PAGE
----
PHOENIX - Claiming the trial judge was wrong, attorneys for Arizona "dreamers" want a federal appeals court to immediately order the state Motor Vehicle Division to start issuing licenses to deferred action recipients.
Legal papers filed late Monday contend there are real dangers to those in the program, formally known as Deferred Action for Childhood Arrivals, including arrest for driving without a license and the inability to get certain jobs. That, coupled with a state policy of issuing licenses to those in other deferred action programs, shows challengers are facing "irreparable harm."
That question is crucial: Federal court rules require a judge weighing whether to issue any kind of injunction to consider whether there is a chance of irreparable harm to those seeking the relief. The judge also has to balance the hardships on each side of the dispute.
In this case, the lawyers contend, that harm to the dreamers, including the five plaintiffs in the case, is quite real. The lawyers pointed out one of the plaintiffs already has been cited for driving without a license, pleaded guilty and was forced to pay a fee to have the vehicle released from an impound lot.
Last month U.S. District Court Judge David Campbell concluded the challengers may eventually win the lawsuit after a full-blown trial, saying there is evidence the state policy violates equal protection provisions of the U.S. Constitution.
Campbell refused to order Gov. Jan Brewer to start issuing licenses, saying the challengers cannot argue they are being irreparably harmed because they have admitted they are driving. Further, Campbell previously ruled that how the challengers get around is legally off limits to questioning.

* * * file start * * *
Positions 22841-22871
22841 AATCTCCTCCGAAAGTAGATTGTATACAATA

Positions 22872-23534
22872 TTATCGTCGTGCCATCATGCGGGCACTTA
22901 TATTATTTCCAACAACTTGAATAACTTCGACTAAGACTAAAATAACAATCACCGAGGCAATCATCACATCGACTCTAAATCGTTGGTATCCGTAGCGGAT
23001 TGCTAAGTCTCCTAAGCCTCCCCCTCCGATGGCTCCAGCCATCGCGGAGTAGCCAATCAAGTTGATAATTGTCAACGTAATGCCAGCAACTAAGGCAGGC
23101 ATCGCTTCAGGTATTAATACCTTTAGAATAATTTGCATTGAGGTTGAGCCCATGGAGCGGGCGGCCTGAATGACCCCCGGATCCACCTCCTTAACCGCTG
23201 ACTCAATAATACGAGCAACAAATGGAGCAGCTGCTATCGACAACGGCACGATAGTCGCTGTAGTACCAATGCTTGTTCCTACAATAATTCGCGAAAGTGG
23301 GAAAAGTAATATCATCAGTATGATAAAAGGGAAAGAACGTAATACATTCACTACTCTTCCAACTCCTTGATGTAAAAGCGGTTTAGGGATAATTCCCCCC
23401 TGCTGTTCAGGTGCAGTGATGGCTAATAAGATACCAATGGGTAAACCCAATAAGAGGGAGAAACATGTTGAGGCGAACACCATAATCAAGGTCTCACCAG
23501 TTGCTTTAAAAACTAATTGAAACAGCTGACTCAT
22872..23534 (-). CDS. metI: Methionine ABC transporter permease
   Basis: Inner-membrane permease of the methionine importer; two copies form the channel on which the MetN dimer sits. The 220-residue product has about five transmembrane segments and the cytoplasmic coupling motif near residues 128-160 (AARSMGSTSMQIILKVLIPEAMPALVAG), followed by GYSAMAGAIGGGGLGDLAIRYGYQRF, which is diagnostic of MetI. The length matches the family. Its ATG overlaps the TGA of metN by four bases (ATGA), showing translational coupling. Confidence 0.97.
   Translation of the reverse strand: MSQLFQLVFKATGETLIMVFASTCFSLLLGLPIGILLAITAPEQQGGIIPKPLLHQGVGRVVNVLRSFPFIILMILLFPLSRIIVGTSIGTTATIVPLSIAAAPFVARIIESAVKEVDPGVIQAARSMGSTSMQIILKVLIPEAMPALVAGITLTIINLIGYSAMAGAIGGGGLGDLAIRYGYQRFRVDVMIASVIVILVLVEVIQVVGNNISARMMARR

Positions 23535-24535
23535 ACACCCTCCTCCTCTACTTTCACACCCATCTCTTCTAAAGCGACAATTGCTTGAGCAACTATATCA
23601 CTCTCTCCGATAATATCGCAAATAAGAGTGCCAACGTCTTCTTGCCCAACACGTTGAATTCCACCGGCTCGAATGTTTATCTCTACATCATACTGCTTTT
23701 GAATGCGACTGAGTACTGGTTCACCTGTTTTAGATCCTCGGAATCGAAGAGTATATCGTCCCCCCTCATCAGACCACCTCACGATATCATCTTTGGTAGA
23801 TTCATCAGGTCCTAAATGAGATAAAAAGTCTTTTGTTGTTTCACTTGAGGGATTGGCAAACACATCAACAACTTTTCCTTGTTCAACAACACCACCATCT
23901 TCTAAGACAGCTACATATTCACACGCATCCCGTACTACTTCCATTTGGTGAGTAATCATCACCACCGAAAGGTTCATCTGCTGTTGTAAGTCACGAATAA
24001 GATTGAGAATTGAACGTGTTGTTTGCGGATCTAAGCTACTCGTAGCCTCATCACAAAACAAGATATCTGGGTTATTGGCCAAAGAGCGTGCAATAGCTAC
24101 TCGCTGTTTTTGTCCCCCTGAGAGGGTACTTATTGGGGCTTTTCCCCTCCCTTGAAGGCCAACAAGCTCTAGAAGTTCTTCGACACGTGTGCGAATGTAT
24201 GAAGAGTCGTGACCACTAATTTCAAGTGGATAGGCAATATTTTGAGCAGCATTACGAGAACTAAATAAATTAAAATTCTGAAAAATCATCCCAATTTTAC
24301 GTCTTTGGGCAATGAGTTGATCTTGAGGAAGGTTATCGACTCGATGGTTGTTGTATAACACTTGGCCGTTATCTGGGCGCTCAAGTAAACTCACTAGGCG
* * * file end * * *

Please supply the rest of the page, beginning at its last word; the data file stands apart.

In pleadings Monday to the 9th U.S. Circuit Court of Appeals, attorneys for the challengers said Campbell ignored all of the harms their clients face, including "restricting job opportunities, limiting the freedom to engage in everyday life activities, and requiring dependency on other to accomplish basic tasks." They said those entitle the dreamers to immediate relief.
Hanging in the balance are driving privileges for 80,000 Arizonans who may be eligible for the program announced last year by the Obama administration, which says those who arrived before age 18 and meet other conditions are not subject to deportation. They also are entitled to documents allowing them to work legally in the country.
At last count, more than 19,000 Arizonans had applied, with U.S. Citizenship and Immigration Services already approving in excess of 15,000.
A 1996 Arizona law says licenses are available only to those who show their presence in this country is "authorized by federal law." Lawyers for the state contend that deferred action is simply an administrative decision to ignore the fact these people are not in this country legally.
Attorney Karen Tumlin of the National Immigration Law Center pointed out Arizona has been issuing licenses to those in different deferred action programs. And Campbell said last month it appears that denying licenses to only this group violates federal constitutional provisions guaranteeing equal protection under the law.
Relying on his earlier ruling, though, Campbell refused to consider the harm to those who admitted they are driving without a license. And without that as an issue, the judge said that was not enough for him to order Arizona to start immediately issuing licenses.
Tumlin acknowledged attorneys in this case asked that challengers not be forced to admit, under oath, they are violating Arizona laws requiring licenses to drive. But she said their fears are still relevant to the question of whether they're entitled to the emergency relief.